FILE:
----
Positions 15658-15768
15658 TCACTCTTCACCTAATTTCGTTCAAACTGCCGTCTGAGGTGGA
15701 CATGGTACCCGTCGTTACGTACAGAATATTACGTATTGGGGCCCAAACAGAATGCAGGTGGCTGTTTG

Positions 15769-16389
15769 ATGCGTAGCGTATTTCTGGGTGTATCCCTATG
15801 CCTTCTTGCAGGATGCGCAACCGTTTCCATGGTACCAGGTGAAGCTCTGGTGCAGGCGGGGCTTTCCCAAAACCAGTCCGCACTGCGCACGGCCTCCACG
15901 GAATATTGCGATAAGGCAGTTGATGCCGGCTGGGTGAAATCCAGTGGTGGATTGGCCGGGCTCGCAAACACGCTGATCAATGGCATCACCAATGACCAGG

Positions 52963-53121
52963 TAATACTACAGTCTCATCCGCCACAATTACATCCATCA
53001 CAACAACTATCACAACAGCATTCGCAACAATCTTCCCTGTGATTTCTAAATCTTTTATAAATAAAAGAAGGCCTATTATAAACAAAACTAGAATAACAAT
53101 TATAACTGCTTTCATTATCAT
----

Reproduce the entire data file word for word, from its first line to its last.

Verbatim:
Positions 15658-15768
15658 TCACTCTTCACCTAATTTCGTTCAAACTGCCGTCTGAGGTGGA
15701 CATGGTACCCGTCGTTACGTACAGAATATTACGTATTGGGGCCCAAACAGAATGCAGGTGGCTGTTTG

Positions 15769-16389
15769 ATGCGTAGCGTATTTCTGGGTGTATCCCTATG
15801 CCTTCTTGCAGGATGCGCAACCGTTTCCATGGTACCAGGTGAAGCTCTGGTGCAGGCGGGGCTTTCCCAAAACCAGTCCGCACTGCGCACGGCCTCCACG
15901 GAATATTGCGATAAGGCAGTTGATGCCGGCTGGGTGAAATCCAGTGGTGGATTGGCCGGGCTCGCAAACACGCTGATCAATGGCATCACCAATGACCAGG

Positions 52963-53121
52963 TAATACTACAGTCTCATCCGCCACAATTACATCCATCA
53001 CAACAACTATCACAACAGCATTCGCAACAATCTTCCCTGTGATTTCTAAATCTTTTATAAATAAAAGAAGGCCTATTATAAACAAAACTAGAATAACAAT
53101 TATAACTGCTTTCATTATCAT